Dear Kid,

As you may have noticed over the last few years (and by “last few years” I mean your entire life), I feel strongly about the subject of sleep. As in, I believe in sleep. I believe in the occasional weekend nap, I believe in sometimes snoozing in the car while Dad drives, and mostly I believe in not being woken up from a sound sleep.

My alarm clock doesn’t always agree with me on this last point, but that’s a different subject.

This koala does not need sleeping lessons. DearKidLoveMom.comHumans spend about a third of their lives sleeping. This is good because it means you are awake enough to enough the other two-thirds. However, about 1 in 5 adults (3 out of 5 college students, and 4 out of 5 dentists) don’t get enough sleep. This is sad, because it means they are actually sleeping through parts of their awake time.

People can take cat naps with their eyes open without even knowing they were sleeping. This is dangerous, because it means you may miss the most important part of a lecture or the exit ramp you were supposed to take.

According to a 2008 study, 34% of respondents say their employer allows them to nap during breaks and 16% said their employer provides a place for them to do so. A) I have never worked for an employer who allows napping, B) I don’t know anyone who works somewhere that allows napping, C) while I have read articles lauding the idea of a mid-day siesta I’ve not read about workplaces providing nap-rooms (except for preschoolers), so D) I am highly skeptical about the veracity of the study.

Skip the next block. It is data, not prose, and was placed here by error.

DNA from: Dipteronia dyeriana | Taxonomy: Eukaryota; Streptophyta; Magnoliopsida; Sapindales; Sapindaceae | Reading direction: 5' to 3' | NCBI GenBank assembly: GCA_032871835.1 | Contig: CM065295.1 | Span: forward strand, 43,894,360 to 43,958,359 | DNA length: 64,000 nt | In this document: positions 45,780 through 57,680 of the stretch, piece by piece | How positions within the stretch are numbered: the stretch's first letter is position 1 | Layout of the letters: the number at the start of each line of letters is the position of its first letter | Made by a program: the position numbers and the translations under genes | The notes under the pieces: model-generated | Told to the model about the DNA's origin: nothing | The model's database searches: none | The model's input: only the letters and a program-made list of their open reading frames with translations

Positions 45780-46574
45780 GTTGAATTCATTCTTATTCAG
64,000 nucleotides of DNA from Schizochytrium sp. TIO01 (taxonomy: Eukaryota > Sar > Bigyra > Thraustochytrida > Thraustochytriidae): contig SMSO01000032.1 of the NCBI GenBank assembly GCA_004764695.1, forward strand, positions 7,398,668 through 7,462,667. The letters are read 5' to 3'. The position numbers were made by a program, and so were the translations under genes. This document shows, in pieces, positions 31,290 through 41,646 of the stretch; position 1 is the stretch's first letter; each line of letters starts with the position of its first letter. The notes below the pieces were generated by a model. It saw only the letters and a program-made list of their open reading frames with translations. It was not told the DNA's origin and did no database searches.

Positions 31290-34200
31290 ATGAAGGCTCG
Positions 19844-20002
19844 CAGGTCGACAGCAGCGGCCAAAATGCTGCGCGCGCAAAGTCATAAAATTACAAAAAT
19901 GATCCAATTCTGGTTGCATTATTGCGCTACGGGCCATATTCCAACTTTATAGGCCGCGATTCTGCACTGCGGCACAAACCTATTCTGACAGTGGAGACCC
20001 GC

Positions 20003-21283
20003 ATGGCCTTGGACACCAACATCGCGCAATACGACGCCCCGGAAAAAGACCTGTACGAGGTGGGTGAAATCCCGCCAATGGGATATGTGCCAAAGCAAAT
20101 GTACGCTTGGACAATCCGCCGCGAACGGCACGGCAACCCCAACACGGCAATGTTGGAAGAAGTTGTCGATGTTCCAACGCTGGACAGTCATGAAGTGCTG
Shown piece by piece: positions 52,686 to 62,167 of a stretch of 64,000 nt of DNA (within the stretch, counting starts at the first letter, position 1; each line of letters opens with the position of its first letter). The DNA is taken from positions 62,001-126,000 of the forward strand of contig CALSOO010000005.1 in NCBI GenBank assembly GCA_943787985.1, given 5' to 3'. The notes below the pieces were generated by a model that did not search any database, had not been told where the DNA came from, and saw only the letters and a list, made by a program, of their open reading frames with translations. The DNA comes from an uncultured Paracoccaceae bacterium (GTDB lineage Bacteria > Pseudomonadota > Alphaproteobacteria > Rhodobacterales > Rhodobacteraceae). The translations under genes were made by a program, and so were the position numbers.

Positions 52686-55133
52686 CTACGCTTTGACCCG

Sleeping makes you skinny. (Now you’re paying attention. Now I’m really paying attention.) First of all, when you sleep, you can’t eat. Believe me, I’ve tried. Secondly, levels of leptin (an appetite-regulating hormone) fall when people are sleep deprived, leading them to eat more.

Dysania is the state of finding it hard to get out of bed in the morning. That’s the scientific name. The more common name is “real life.” This is especially true for parents of very young children (FACT: Most parents lose between 400 and 750 hours of sleep in each child’s first year of life. You owe me.). And for parents of older children (FACT: Most parents lose between one and two zillion hours of sleep once their children begin driving.).

After only 17 straight hours of being awake, people begin experiencing symptoms of sleep deprivation, which includes functional deficits similar to those experienced by people with a blood alcohol level of .05%. This means pretty much anyone who watches late night TV and all college students are ridiculously sleep deprived. How are you supposed to learn if you’re “sleep drunk”? (I just made that term up. But it works, no?)

Not only does staying up late make you sleep deprived, but your roommate can make you sleep deprived–and sick. And not just by bringing all sorts of nasty germs around. Noises at night—especially during the first and last hour of sleep—can disrupt your immune system. Who knew?

Get a good night’s sleep tonight. You can thank me later.

Love, Mom